A hysteroscopy is a procedure where a camera is inserted through the opening in your cervix into the uterine cavity and allows us to look inside the uterus. This is currently normally done in the operating room with either sedation and freezing injected into the cervix, or a general anesthetic.

The first step is to dilate open the cervix so the camera can be inserted. During the dilation there is a risk of perforation of the uterus, which means that the dilator can make a hole through the wall of the uterus instead of going into the uterine cavity. This is fairly uncommon, but is more likely if your cervix is very tightly closed.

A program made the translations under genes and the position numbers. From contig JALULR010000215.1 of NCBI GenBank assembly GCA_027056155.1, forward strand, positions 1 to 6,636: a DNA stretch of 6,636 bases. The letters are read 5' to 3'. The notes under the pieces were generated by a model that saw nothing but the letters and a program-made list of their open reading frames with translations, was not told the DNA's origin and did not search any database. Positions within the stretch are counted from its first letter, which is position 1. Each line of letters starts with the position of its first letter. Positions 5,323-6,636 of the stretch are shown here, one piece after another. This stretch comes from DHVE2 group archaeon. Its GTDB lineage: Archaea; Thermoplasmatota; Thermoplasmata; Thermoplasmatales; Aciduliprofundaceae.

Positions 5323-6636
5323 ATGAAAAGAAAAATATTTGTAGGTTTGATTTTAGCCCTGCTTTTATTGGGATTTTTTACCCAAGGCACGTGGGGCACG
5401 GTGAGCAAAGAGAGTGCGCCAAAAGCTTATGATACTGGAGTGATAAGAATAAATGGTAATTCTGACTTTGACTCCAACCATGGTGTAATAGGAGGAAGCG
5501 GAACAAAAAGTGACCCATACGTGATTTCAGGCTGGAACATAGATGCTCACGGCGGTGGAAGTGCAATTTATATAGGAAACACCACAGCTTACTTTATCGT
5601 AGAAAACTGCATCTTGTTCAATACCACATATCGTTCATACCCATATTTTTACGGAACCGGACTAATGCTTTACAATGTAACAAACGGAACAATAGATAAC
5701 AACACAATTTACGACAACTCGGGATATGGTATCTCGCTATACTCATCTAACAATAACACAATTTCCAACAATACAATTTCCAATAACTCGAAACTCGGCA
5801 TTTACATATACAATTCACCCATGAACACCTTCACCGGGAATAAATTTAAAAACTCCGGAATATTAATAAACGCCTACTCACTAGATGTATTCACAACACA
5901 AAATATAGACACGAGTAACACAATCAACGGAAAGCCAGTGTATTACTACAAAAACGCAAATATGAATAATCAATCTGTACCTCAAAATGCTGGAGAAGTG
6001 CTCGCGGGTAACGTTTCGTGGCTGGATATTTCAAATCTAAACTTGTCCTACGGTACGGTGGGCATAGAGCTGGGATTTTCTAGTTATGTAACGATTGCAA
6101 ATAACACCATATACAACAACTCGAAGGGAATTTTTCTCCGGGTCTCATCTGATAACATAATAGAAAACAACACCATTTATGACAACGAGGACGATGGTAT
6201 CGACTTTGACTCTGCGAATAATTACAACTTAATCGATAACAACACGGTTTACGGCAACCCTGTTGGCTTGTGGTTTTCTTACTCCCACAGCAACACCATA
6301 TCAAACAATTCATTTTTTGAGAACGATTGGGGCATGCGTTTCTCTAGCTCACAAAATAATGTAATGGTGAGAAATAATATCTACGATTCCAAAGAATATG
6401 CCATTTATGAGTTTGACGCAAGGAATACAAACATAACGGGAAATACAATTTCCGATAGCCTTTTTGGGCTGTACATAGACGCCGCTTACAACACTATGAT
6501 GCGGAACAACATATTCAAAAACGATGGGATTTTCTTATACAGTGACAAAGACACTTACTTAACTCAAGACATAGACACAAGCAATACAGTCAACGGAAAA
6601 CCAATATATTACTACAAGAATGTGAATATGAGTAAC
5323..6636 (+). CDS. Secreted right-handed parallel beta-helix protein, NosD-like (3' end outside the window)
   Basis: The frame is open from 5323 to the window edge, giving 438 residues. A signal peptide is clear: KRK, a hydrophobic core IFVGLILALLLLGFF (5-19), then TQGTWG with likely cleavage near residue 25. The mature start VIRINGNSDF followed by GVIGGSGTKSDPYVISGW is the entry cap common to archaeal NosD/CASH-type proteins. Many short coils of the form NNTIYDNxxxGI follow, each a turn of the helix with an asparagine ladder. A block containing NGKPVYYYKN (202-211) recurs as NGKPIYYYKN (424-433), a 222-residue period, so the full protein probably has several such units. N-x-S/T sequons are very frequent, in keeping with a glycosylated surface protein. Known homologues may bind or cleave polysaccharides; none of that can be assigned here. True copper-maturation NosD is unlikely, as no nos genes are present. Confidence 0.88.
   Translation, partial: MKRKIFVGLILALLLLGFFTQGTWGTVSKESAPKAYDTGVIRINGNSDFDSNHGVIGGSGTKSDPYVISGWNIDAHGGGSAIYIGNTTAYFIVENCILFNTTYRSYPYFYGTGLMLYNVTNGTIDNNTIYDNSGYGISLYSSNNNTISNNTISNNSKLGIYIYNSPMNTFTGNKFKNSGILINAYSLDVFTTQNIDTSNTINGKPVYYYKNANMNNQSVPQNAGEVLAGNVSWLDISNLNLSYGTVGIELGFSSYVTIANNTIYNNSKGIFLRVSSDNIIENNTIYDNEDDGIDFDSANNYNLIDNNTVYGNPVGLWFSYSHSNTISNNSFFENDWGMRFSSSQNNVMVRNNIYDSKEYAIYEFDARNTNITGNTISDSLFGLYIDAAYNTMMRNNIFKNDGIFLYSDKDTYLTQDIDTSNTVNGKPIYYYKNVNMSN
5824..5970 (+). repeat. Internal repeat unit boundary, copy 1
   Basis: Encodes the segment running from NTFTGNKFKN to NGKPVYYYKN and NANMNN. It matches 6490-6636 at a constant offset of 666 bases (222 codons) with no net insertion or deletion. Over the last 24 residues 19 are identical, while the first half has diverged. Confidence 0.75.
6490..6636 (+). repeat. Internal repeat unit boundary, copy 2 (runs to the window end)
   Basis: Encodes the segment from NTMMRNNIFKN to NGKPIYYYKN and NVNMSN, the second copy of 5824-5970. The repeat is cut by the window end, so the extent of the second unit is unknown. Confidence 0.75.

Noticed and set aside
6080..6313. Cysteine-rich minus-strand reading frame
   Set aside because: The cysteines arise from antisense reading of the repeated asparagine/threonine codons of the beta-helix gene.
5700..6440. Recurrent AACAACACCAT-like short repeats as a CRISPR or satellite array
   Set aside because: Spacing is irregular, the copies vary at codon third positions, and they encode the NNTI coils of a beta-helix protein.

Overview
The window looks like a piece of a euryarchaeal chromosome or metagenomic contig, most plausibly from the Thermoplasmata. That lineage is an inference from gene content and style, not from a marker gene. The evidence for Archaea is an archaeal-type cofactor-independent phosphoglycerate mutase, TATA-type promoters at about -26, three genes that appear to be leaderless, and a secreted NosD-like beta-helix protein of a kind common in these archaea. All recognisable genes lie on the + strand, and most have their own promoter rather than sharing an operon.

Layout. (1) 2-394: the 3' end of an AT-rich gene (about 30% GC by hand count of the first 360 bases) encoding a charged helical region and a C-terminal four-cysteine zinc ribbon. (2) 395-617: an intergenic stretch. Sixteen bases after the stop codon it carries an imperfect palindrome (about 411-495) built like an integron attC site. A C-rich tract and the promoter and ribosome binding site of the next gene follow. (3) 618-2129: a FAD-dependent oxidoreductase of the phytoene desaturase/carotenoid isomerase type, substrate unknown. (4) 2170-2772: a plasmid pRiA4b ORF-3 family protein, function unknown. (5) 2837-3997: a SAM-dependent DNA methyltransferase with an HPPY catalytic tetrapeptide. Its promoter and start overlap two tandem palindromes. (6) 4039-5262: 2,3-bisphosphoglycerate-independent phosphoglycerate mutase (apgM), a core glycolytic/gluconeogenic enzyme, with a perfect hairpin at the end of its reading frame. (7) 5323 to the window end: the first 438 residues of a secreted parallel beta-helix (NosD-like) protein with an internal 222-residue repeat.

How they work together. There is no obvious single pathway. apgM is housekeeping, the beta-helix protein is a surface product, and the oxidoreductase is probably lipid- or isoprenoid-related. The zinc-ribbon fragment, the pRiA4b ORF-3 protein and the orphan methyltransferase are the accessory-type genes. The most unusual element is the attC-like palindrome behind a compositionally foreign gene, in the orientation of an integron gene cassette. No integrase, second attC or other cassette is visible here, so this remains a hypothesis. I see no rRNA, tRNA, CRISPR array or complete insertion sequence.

Once the cervix is dilated open, the camera can be inserted and the inside of the uterus can be seen. We look for any abnormalities such as masses or polyps. If present these can often be removed during the procedure. Most often even if the uterus appears normal, we take a small sample of the lining (called a curettage) while we are there to ensure that there are no microscopic abnormalities of the lining. This combination of hysteroscopy with dilation and curettage is often done to assess abnormal or heavy bleeding, or post menopausal bleeding.